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'So God Made a Farmer' touched our soul

By Ken Root

I am pleased that the review of this year's Super Bowl includes a message about agriculture. It is good to know that Paul Harvey's voice, delivering prose about the merits of farmers, is the issue of debate rather than Janet Jackson's exposed breast or the abominable singing of the national anthem by ill-chosen celebrities. It took some courage, and a lot of cash, for Dodge Trucks to put the farmer-friendly message on the world stage but the result has been positive and revealing.

The first critical response I received was that the images and the message weren't accurate. The debut of Paul Harvey's reading was at the 1978 National FFA Convention in Kansas City, Mo. He was an active speaker back then and charged an astounding $12,000 to address an audience. He was already an icon and an early conservative voice on radio. The prose was probably written years before and appropriated by the master of mood and oratory. It implies hard physical labor and long hours along with community service and strong family ties. The message is timeless even as the farmer has evolved to be a production manager, financial specialist, human relations director, purchasing agent and chief executive officer. The heart and soul inside of the farmer remains the same but the exterior has become much more polished and capable of interaction with our overall society.

As Harvey gave this message to the Future Farmers of America, he reinforced what was already in their heads and hearts. He "empowered" them to tell Dad and Mom that they wanted to be the next generation of farmers. In 1978, that was a good decision. In 1981, it was a bad one. Many of these young people had their hearts broken by the harsh reality of producing a commodity and offering it to a world that saw little value in the abundance or had no money with which to buy. We can say that farming has changed a great deal in the past 35 years and yet it hasn't changed at all.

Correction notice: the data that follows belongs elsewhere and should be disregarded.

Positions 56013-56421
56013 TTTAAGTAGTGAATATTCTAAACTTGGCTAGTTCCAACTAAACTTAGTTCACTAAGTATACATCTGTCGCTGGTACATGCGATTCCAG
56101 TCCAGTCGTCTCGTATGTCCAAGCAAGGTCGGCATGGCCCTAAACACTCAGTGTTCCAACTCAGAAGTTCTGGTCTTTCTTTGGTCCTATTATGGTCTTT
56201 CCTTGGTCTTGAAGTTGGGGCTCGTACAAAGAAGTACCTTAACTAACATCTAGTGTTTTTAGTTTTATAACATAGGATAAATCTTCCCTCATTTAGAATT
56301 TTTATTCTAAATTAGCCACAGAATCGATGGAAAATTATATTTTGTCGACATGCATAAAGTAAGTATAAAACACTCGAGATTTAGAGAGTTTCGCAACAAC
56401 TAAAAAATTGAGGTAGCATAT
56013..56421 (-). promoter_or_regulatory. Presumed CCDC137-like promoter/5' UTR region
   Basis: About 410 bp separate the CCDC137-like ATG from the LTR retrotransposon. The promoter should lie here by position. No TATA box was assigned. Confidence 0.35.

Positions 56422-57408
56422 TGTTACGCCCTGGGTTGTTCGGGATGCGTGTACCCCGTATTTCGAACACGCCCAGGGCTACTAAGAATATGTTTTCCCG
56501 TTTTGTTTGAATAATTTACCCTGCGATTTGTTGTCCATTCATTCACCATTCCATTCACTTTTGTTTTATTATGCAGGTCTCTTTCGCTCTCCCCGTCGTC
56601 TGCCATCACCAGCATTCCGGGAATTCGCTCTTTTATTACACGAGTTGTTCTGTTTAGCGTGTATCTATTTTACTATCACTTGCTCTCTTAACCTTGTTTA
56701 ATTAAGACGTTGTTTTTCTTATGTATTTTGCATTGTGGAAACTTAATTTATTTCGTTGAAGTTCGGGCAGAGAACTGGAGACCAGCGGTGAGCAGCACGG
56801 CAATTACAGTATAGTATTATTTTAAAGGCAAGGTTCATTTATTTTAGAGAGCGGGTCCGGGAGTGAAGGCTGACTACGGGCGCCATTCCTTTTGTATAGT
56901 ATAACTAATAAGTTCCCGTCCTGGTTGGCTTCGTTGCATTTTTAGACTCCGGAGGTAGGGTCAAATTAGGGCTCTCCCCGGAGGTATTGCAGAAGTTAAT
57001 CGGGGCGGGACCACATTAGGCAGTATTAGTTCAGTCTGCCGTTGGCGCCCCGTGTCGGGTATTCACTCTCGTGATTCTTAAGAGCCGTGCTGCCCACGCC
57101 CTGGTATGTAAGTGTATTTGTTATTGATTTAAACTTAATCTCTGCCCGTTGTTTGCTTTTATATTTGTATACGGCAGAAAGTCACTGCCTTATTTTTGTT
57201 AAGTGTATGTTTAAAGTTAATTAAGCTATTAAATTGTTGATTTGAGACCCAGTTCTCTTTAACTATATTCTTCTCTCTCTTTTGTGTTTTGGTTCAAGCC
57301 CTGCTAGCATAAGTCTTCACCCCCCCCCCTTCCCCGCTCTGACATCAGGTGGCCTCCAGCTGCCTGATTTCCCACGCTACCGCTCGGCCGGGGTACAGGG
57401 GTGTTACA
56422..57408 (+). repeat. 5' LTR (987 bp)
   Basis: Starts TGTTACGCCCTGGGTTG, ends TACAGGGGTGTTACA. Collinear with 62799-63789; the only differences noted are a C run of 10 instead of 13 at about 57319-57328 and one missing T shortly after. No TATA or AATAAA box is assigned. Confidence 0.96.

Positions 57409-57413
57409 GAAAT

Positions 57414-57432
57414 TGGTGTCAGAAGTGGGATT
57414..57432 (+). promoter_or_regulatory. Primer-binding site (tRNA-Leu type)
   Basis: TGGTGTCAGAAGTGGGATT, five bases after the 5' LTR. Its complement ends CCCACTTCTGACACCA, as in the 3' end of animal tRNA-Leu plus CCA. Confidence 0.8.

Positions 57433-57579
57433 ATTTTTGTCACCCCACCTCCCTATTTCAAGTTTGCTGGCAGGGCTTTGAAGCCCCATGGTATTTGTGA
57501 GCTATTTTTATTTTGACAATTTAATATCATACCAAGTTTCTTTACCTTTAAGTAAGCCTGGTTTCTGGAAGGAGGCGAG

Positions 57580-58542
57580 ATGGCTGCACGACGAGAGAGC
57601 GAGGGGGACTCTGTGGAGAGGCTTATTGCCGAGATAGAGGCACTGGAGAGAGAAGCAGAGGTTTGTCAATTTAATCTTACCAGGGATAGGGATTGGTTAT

I have to say, as a longtime radio broadcaster, that Harvey had a unique ability to capture your attention for the entire length of his broadcast. He was the last of the radio voices that required silence as he spoke. We would all do better in our communications by being as succinct and spare with our words. The Dodge Truck commercial was two minutes. It had a lot of dead air at the front. He paused many times in his delivery and yet the message came through. In an era when commercials jam in as many words and images as the brain can bear, his style remains classic and refreshing.

The spot is worth examining again. You can do so on the Internet. Although Dodge wasn't the first to put the words to pictures, it was interesting to see their choice of faces and scenes. There were no immigrant faces but some hands looked Hispanic. The men were all craggy and weathered. The little girl had an independent and cute smile. The tractor was red. The closing shot, of a modern hog confinement building, tied Harvey's timeless descriptions to the current day. Good things will come from this endeavor. Dodge has set up a means to donate to the National FFA Organization and it appears Case-IH is linked in too.

Reviews of the commercial had criticism that "God" was mentioned. There was no identification of religion but the entire message implied that there was order in the universe because of a higher power and a humble worker. But, as Americans, we are also empowered to be humorously disrespectful as one posted comment said: "On the Ninth Day, God decided to chill, so he made a pot farmer."

There were ranting comments about "factory farms" and "anti-meat" agendas. That comes with the territory. Most had an agenda that defies reality. On Monday, the critics for metropolitan newspapers and big time blog posts didn't seem to have the guts to like the spot. They mostly professed that they didn't understand it. That's a sad statement for those who value rural life and link the progress of our society to agricultural endeavor.

Perhaps next year, some brave company will quote the words of an 1895 speech by William Jennings Bryant: "Burn down your cities and they will spring up again, as if by magic. But burn down our farms and grass will grow in the streets of every city in America."

Editor's note: Ken Root has been an agricultural reporter for 37 years. Root now does daily radio and television programming and is a columnist. He can be reached at

Date: 2/11/2013


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